Psychology is the area increasingly at the forefront of sales activities. But sales do not stop in front of buyers. The really decisive transaction takes place in shops. Consumers are the driving force behind a sales success – they must be given an overwhelming reason to prefer a physical product over a downloaded one. Innovation is in much demand here.

Human beings are hunters and collectors at their core, but they need stimulants. An educational process is essential. Consumers must be presented with incentives to come back to the shops through attractive music in exciting packaging. And this is valid for music, films and games alike. Compelling packaging is a way to secure the industry against future behavioural changes that would see consumers migrate too quickly towards dematerialised content delivery alternatives. Furthermore, high-profile packaging is a high barrier to overcome for pirates and counterfeiters.

Using packaging to build a stronger value perception, buyers will come to the realisation that a higher priced product offers them a higher-level experience and satisfaction – and better sales figures and, thus, profits for the trade.

So, despite some increased costs, sophisticated packaging is, in the final anaysis, more profitable, leading to more sales. Those of you still sceptical of the argument should consider the findings of a study by Puls, a renowned German market research institute. It shows that consumers are prepared to pay more, even much more, if they are provided with the right reasons to do so. Adding perceived value is such a reason.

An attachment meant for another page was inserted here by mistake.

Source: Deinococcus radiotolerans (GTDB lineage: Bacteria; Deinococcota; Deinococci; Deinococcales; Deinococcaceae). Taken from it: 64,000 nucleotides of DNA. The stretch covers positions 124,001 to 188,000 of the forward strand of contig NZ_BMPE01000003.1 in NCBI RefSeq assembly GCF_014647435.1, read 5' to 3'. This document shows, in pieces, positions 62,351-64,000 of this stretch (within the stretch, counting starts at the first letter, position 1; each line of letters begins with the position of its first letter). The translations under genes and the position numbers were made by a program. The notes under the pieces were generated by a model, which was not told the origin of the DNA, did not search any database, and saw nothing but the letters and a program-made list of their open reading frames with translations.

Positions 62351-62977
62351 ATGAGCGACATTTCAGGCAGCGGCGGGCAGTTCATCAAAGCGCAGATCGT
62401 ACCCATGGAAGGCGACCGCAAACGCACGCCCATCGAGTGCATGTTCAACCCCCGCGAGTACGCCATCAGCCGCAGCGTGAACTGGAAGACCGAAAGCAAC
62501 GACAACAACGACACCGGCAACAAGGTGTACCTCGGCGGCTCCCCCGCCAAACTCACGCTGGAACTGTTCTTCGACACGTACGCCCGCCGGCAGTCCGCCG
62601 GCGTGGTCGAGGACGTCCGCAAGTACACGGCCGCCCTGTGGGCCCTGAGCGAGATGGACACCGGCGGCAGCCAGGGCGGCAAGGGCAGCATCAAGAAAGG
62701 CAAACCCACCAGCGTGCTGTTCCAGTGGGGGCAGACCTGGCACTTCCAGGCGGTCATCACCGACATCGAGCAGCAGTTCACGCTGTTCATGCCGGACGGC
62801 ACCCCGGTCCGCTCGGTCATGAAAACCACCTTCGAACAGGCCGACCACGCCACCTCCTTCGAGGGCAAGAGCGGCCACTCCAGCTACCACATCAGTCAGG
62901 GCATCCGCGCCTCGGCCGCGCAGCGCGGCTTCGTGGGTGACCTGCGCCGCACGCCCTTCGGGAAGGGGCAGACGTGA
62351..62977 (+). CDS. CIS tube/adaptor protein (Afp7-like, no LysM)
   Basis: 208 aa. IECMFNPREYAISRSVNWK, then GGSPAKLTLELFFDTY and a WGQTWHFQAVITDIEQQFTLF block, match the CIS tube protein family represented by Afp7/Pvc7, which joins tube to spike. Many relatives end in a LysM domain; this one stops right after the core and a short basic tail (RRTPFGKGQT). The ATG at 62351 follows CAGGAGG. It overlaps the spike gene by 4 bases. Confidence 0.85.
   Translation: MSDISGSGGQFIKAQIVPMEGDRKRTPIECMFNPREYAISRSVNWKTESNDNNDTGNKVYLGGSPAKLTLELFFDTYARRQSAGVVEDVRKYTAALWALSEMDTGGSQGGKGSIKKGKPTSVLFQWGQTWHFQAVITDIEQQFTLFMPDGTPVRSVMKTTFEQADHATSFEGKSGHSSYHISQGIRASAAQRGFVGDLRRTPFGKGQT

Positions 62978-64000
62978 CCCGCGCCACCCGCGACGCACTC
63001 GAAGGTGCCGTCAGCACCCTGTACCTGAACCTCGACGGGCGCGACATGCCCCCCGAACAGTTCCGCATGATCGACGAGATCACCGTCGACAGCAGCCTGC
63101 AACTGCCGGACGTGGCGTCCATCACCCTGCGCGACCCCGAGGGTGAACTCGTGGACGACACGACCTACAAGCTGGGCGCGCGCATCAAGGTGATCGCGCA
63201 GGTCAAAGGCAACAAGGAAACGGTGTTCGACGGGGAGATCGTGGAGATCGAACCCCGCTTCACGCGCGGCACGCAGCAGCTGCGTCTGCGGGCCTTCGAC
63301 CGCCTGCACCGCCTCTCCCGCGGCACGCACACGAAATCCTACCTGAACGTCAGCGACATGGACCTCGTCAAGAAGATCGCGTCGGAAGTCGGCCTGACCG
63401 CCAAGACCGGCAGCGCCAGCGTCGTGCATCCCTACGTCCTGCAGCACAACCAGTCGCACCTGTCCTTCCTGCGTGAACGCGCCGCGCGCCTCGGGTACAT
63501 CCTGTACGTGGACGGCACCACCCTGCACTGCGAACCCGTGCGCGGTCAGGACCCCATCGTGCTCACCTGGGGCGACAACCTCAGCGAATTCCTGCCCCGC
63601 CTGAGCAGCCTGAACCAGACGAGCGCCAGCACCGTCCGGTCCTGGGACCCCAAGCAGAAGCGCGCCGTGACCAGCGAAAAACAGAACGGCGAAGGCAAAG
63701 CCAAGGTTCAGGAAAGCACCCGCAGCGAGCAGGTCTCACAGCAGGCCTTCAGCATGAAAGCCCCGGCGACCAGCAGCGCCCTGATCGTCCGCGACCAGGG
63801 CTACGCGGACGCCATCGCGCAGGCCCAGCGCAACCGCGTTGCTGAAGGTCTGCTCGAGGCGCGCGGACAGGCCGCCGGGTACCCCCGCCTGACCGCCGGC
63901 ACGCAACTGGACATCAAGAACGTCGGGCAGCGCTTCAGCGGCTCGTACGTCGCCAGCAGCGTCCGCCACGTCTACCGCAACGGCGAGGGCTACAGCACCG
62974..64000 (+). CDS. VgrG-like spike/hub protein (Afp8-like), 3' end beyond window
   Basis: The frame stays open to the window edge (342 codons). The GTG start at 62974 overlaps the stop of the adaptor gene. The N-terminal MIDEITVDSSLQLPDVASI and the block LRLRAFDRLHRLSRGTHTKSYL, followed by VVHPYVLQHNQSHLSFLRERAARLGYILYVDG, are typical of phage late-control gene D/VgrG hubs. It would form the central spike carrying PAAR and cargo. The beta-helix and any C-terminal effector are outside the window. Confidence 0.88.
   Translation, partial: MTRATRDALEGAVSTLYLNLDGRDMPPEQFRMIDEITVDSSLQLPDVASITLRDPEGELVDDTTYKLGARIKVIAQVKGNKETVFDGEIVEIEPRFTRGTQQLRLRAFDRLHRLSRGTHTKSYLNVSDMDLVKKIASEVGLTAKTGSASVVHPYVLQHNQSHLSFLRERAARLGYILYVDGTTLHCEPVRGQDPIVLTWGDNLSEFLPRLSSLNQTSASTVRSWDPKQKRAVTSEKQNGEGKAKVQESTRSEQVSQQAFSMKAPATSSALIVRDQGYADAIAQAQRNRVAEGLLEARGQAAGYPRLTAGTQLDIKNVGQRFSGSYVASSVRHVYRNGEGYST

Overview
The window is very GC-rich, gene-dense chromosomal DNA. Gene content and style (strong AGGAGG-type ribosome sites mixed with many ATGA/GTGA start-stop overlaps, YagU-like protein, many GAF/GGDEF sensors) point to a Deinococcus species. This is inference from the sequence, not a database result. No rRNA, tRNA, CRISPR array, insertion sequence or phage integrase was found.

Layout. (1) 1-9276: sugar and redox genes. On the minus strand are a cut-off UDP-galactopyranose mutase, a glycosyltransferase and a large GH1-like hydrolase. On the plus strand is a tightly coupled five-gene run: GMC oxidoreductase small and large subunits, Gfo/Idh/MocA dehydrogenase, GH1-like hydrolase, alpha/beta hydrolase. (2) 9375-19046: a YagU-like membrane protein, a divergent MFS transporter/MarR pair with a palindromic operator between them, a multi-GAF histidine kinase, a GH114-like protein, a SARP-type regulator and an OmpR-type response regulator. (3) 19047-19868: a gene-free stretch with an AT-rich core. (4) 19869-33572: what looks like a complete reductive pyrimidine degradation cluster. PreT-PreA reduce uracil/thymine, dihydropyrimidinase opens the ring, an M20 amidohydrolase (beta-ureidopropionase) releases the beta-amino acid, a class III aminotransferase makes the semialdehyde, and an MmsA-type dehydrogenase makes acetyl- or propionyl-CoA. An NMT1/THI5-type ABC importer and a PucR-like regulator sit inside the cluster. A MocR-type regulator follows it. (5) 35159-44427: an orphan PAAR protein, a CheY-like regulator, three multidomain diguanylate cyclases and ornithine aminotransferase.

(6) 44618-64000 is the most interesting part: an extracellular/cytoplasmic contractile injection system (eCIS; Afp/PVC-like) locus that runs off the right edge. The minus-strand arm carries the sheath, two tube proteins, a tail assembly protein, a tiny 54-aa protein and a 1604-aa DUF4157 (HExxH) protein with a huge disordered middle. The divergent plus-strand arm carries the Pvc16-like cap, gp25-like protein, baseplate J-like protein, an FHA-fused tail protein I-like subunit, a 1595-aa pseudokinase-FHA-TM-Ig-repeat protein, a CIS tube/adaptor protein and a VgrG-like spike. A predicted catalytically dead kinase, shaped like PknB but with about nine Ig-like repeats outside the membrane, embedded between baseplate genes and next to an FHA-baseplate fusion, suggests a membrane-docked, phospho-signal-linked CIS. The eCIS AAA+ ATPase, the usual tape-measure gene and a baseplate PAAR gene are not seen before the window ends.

The conclusion is that the creators behind the three contituent elements of a pre-recorded disc – the content, the disc itself and its packaging – must close ranks, building on each others’ expertise, in order to put in front of the consumer a product radiating compelling emotional value.

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Prospects for 3D in the home

There has been a lot of hype about 3D TV. But the industry getting behind a broad realm of technologies is a far cry from a monetisable mass market. Fundamentally, 3D is complex, more so than HD as technology and ecosystem. Screen Digest' TOM MORROD examines the issue.

This complexity will be reflected in uptake of 3D. It is often said that 3D is easier for consumers to 'see' than HD, thus driving true demand. But it can be countered that a market is not just about demand. It is about supply, price and information - all in questionable quantities.

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Only about 20 per cent of broadcaster equipment is HD, 30 per cent of TV screens and less than that of set-top boxes. We are still in a very early stage of actual upgrade across the HD ecosystem. And while the HD infrastructure across broadcasters and operators can be used to transmit lower resolution 3D to some existing HD PVRs, all those TV screens will need replacing.

Price is a murky issue spanning both consumer and professional equipment. Many of the early announced prices for 3D TV sets are considerable inflations on similar non-3D TVs. This is especially true for passive polarised, where more technology is built into the display. However, active switching, offering screens at similar prices to non-3D displays, have a hidden cost: the glasses may cost up to $150 a pair, a major consumer cost.... Read More...